This Dark Age

A manual for life in the modern world.

By Daniel Schwindt

NOTICE:
This Dark Age is now available in paperback on Amazon. The print version is MUCH cleaner than this online version, which is largely unedited and has fallen by the wayside as the project has grown. If you’ve appreciated my writing, please consider leaving a review on the relevant paperback volumes. The print edition also includes new sections (Military History, War Psychology, Dogmatic Theology).

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The universal and the general with regard to esoterism

We do not deny that esoterism aims at seeking out the essence of a revealed truth, but this does not mean that its formulations are identical with that essence. In other words, esoterism will always deal with concepts, and even if these concepts are universal, they are universal by abstraction, which is to say they are what Guenon would term ‘general’ rather than ‘universal.’ This is a way of saying that as much as the promoters of an esoteric meta-doctrine would like to claim universality, which is really in question is a collection of general concepts, universal in their way but not identical with the essence they intend to approach.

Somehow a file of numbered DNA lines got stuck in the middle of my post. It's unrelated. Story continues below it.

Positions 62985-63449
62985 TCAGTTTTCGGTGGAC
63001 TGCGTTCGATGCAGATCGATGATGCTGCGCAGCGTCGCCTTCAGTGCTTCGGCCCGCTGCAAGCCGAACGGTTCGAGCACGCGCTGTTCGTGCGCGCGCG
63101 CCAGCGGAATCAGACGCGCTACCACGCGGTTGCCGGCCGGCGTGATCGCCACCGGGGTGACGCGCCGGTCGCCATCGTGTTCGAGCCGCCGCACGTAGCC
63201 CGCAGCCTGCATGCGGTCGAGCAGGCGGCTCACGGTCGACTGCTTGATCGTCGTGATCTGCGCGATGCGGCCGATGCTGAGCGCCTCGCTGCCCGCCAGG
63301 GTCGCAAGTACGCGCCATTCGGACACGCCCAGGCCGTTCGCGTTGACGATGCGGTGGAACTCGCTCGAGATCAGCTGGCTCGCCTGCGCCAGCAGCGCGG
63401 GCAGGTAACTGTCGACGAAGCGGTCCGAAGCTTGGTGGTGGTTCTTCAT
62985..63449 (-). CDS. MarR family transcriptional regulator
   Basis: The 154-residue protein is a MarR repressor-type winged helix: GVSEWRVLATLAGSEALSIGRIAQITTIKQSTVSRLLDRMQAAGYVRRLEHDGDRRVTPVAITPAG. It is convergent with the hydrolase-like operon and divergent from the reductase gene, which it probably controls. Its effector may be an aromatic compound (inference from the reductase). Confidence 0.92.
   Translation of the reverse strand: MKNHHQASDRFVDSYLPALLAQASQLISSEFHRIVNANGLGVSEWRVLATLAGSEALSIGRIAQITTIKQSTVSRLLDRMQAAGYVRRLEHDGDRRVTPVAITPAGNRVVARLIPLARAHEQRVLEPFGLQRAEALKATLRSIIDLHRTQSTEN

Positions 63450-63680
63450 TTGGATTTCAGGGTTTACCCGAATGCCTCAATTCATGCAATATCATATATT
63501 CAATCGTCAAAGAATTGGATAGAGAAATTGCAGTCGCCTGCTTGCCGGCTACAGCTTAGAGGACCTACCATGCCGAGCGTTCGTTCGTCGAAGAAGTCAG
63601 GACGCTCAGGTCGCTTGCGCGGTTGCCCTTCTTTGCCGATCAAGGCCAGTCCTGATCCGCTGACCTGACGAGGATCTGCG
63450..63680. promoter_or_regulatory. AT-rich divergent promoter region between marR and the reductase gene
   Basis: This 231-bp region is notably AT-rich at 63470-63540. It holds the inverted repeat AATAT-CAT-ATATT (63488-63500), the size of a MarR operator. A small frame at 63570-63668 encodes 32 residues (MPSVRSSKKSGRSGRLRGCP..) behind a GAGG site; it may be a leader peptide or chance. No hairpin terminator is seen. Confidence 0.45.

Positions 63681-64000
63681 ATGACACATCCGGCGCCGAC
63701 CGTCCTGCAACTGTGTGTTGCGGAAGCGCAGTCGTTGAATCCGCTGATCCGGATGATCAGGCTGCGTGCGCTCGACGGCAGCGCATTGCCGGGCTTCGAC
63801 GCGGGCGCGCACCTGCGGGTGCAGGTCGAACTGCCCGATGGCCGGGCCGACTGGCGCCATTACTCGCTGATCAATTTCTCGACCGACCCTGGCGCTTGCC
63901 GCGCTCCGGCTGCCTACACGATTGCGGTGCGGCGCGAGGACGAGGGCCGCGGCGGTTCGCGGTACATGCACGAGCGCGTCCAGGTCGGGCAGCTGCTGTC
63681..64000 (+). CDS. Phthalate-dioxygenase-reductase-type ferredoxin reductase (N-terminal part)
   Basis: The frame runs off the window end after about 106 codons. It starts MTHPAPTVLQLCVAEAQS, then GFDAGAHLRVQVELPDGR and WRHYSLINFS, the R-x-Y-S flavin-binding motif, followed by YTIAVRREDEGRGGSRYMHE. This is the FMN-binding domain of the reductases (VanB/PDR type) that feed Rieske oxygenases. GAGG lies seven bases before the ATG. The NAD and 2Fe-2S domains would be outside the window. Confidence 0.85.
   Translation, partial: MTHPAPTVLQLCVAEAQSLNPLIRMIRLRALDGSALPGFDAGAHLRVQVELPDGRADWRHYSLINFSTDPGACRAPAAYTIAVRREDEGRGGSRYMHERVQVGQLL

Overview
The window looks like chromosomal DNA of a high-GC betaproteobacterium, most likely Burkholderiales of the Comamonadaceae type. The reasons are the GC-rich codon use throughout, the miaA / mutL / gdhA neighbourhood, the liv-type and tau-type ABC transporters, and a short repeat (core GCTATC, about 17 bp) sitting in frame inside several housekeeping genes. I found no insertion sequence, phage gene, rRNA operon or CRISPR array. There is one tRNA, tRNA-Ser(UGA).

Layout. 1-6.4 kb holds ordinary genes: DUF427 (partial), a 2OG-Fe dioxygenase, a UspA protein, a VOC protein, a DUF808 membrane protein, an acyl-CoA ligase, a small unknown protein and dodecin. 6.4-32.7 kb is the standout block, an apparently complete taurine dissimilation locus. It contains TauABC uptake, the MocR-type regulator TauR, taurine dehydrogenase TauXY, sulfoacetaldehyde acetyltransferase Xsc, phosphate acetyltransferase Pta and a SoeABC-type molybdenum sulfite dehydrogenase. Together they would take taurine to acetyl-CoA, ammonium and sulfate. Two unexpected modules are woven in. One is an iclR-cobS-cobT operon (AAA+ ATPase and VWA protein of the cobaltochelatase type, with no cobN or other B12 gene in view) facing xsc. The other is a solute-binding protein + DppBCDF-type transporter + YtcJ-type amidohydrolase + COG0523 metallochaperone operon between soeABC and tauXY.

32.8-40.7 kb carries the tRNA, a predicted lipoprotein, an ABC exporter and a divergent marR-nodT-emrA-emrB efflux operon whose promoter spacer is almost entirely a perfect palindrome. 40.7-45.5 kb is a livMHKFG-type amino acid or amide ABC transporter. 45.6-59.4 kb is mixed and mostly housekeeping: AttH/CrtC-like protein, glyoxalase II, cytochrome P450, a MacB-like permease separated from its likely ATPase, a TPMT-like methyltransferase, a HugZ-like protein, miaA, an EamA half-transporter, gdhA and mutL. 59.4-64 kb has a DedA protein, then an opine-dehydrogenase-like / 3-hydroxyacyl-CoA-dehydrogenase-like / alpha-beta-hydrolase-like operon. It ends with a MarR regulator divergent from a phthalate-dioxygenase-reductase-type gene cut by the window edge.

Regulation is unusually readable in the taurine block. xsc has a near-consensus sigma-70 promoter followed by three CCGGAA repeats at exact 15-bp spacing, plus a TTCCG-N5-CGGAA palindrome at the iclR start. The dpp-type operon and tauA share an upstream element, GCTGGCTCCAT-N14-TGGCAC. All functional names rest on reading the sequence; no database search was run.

This distinction helps to illustrate why it is wrong to envision the religions as paths to the summit, while the esoteric meta-religion stands at the summit. Rather, what is really in question is a set of general concepts (although we grant that these are the loftiest concepts to which the human understanding can aspire). This is why even the ‘universality’ of the Guenonian doctrine turns out to be relative to his time and to those with his mental characteristics, which is to say his concepts are marked by his own relativity and not always intelligible to others.

To say it another way, if it were possible to have a universally intelligible conceptual framework for understanding the various Revelations and their respective religious doctrines, then we would have to deny the necessity of the plurality of religions which is one of the very postulates put forward, rightly so, by Guenon. If there is a plurality of religions, it is because they are necessary as paths to spiritual ascent. If a universal set of concepts could be brought to bear on the problems of the spiritual life in such a way as to render the religions unnecessary, then that possibility itself renders the religions unnecessary.

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